Cole Harden provided trainer Warren Greatrex and jockey Gavin Sheehan with their first Cheltenham Festival winner, taking the Ladbrokes World Hurdle today (Thursday 12 March).
The six-year-old gelding led throughout and won by three and a quarter lengths from Saphir Du Rheu, trained by Paul Nicholls. In third was Saphir Du Rheu’s stablemate Zarkandar who made a costly mistake two out. At Fishers Cross finished fourth.
Young jockey Gavin gave Cole Harden a bold ride from the off.
“It was amazing,” said Gavin. “That is what dreams are made of. He jumped brilliant and did everything right. He was full of running and I didn’t know whether to squeeze on earlier as he had so much running in him.
“It’s very special, very, very special. He gave me an exceptional ride. He’s got so much spark.
“He’s done nothing wrong today in my eyes. He pings off this sort of ground. When I pulled him up after the race, he still had more running in him. He doesn’t know he’s had a race even though this is a World Hurdle. This is definitely my dream come true.”
Cole Harden had undergone a wind operation following a disappointing run in the Cleeve Hurdle in January.
“I believed in the horse, but I was struggling with him early season [pre wind op],” said Lambourn-based Warren, who has 75 horses in his yard.
“It makes a big difference that Gavin knows him, and I told him to look after this horse, he’s the real deal. We’ve just won a Grade One and beat the best. That’s why we’re here.
“It means so much we are a young team coming forward. I’m normally a cool customer but I got very nervous and the emotion showed after he had won.”
Cole Harden will now have some time off and future plans include a possible career over fences.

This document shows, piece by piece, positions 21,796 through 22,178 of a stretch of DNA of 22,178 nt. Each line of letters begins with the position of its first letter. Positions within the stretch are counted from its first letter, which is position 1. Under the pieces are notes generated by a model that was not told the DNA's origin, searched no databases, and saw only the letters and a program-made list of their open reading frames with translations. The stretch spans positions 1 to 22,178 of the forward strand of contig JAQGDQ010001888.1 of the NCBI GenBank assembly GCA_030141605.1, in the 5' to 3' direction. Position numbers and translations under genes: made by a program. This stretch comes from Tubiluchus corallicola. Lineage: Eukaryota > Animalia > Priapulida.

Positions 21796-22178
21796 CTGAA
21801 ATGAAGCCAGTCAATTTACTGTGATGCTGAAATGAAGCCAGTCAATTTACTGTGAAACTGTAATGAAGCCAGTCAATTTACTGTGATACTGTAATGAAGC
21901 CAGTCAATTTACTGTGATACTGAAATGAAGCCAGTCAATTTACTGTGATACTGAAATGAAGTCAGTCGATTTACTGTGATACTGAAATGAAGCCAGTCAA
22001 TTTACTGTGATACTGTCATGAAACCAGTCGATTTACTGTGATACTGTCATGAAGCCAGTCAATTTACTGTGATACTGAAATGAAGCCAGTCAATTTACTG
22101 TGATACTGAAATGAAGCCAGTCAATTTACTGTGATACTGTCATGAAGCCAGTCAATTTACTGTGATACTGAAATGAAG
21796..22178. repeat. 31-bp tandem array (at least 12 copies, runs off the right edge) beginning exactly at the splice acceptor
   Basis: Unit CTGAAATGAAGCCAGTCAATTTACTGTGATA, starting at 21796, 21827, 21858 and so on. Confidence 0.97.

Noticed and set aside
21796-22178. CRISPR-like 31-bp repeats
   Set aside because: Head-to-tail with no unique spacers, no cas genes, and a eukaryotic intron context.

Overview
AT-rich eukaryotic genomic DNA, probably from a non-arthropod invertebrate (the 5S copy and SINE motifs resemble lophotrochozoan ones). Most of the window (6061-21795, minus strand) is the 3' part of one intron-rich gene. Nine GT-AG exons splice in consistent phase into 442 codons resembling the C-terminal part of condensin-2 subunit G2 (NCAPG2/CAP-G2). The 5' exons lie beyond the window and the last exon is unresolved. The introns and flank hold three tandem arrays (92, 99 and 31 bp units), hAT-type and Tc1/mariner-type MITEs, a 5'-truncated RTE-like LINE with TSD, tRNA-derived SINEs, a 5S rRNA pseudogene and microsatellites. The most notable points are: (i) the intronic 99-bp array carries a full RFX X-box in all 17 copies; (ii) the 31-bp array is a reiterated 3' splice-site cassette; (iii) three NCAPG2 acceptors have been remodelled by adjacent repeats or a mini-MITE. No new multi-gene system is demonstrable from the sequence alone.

“Cole Harden will need a rest now,” added Warren. “He has only just turned six and last season was his first as a novice. I think he’ll make a good chaser but we have to make the decision as to whether to stay at what we are good at or go chasing.”
Emotional win for McCoy
All eyes have been on AP McCoy since he announced his retirement at Newbury last month. Winners eluded him the first two days of his final Festival, but today that changed when he scored in the Ryanair Chase on the Alan King-trained Uxizandre.
Three cheers rang out around the winner’s enclosure as the 19-time champion jockey came home the victor at his final Cheltenham Festival.
“I felt joy and happiness,” said AP. “I’m not going to miss riding until the end of the season when I pack up. For now I’ve got another race and the chance of another go so I’m not for one minute thinking about the future. I’m just enjoying my job, or what’s left of it.
“Cheltenham is all about winning, and while I came to this week with a few chances I knew it wasn’t going to be easy. You have to keep your head down and keep going.
“The thrill this horse gave me — I will miss riding horse like this that run away with you all the way and jump like stags. It has to happen at some point so it’s a bit sad but we will worry about it this time next year.”